Anaerobic soil disinfestation (ASD) is proposed as a pre-plant, non-chemical soil disinfestation technique to control several soilborne phytosanitary issues. Limited information is available on the impact of ASD on soil fertility, plant growth, and potential nutrient loss. The objectives of the current study were to evaluate the effects of ASD applied using composted poultry litter (CPL) and molasses as amendments, on soil redox potential, pH, temperature, soil nutrient content, plant biomass and nutrient accumulation, and nitrous oxide (N2O) emissions. A field study was conducted on fresh-market tomato (Solanum lycopersicum L.) at two sites, Immokalee and Citra, FL, comparing ASD applied using a mix of CPL at the rate of 22 Mg ha−1 and two rates of molasses [13.9 (ASD1) and 27.7 m3 ha−1 (ASD2)] as a carbon-source to chemical soil fumigation (CSF). ASD treatment had a significant impact on soil redox potential, but did not affect soil pH or temperature. Soil treatment did not affect nitrous oxide emissions from intact polyethylene mulched beds at either location. Emissions ranged from 0 to 0.378 μg m−2 h−1 and from 8.8 to 39.8 μg m−2 h−1 in Immokalee and Citra, respectively. However, on day 21 after punching holes in the polyethylene film to transplant, N2O emissions ranged from 1.56 to 4.83 and from 303.4 to 1480.1 μg m−2 h−1 in Immokalee and Citra, respectively. Emissions were higher in ASD than in CSF plots in Citra, but not in Immokalee. Molasses and CPL used in ASD treatments increased soil nutrients content, and particularly the availability of P and K. Results show no clear evidence of an increased risk of N loss with ASD compared to CSF. However, pre- and post-planting nutrient management should be adjusted to take into account the nutrients provided through the molasses and CLP application.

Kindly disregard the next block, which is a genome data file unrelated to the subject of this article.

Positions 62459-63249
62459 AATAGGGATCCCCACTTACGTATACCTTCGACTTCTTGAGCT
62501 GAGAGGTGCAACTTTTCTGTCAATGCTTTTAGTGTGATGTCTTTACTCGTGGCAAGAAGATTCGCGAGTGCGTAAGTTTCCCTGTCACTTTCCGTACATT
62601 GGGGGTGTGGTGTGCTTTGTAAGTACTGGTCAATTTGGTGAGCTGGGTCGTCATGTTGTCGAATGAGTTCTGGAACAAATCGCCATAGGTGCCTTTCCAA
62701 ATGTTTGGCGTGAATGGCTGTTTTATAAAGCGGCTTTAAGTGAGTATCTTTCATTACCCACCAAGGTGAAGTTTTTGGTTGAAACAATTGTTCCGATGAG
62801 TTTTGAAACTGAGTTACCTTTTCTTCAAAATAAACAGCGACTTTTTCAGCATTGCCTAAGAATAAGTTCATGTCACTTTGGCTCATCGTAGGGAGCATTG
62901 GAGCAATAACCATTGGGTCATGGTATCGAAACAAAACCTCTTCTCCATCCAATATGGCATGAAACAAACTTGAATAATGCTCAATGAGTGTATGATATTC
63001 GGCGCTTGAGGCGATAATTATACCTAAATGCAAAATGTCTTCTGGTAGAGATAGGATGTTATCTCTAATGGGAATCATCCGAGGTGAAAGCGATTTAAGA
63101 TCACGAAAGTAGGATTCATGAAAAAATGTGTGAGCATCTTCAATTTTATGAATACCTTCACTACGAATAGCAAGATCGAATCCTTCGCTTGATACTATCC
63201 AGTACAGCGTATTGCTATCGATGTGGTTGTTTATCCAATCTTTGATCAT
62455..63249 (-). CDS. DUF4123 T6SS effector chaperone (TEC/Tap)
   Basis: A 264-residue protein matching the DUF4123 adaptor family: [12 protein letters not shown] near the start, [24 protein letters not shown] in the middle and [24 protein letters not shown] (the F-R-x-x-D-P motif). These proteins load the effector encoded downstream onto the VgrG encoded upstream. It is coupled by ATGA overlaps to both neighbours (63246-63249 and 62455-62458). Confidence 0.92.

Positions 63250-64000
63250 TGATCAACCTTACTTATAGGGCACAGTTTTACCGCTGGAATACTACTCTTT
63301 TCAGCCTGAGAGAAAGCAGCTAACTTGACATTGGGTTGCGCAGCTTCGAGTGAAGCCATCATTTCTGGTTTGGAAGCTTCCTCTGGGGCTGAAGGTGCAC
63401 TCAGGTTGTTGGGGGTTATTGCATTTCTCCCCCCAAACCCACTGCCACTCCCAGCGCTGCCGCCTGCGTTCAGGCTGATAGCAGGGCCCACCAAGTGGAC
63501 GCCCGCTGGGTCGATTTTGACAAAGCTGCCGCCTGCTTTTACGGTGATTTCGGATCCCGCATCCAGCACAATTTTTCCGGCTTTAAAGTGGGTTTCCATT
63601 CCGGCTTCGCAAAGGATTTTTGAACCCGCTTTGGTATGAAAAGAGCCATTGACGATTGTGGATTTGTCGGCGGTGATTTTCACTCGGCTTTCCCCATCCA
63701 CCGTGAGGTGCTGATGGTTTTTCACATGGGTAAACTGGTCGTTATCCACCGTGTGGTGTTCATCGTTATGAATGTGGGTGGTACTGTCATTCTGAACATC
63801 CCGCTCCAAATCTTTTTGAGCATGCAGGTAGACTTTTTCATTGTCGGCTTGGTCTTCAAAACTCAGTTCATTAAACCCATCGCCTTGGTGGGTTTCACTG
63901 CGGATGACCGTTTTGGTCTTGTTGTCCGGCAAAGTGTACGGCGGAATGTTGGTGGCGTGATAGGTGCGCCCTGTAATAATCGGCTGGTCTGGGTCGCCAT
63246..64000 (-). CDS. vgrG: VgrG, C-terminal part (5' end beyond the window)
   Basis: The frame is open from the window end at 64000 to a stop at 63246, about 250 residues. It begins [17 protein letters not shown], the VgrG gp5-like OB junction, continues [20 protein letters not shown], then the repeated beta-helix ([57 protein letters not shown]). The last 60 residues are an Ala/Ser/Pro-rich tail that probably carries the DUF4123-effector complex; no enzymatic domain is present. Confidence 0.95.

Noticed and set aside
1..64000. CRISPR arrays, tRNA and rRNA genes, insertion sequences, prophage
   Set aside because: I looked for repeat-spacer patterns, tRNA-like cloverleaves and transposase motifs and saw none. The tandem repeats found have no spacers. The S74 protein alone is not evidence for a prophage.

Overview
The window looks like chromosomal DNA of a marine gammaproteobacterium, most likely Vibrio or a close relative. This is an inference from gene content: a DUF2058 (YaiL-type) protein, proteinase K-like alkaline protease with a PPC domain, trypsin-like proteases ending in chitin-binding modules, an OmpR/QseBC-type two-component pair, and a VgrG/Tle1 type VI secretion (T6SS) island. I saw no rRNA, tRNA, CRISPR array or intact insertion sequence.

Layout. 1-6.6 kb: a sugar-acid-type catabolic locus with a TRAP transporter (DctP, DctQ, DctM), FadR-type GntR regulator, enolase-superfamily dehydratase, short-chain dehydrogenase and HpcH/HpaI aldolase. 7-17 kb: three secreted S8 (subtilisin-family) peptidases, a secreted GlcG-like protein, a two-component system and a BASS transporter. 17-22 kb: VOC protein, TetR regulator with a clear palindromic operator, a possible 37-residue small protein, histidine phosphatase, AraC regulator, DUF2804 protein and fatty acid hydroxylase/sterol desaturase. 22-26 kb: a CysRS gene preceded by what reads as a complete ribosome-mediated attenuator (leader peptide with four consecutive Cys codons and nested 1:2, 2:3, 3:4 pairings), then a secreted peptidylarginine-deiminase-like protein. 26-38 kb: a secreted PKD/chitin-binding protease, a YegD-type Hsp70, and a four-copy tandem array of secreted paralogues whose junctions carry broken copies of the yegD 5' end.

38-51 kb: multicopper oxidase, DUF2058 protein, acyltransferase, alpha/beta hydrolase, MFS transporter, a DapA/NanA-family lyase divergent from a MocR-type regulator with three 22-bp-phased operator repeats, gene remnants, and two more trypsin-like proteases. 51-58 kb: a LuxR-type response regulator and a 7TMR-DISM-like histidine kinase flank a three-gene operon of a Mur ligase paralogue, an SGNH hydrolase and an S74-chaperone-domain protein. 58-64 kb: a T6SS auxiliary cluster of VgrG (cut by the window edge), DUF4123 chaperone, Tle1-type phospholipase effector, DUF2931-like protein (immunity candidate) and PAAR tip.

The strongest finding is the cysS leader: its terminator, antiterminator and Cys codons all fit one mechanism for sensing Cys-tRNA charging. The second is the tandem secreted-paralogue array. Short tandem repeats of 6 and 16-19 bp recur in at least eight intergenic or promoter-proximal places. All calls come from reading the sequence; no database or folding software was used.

All Science Journal Classification (ASJC) codes
- Animal Science and Zoology
- Agronomy and Crop Science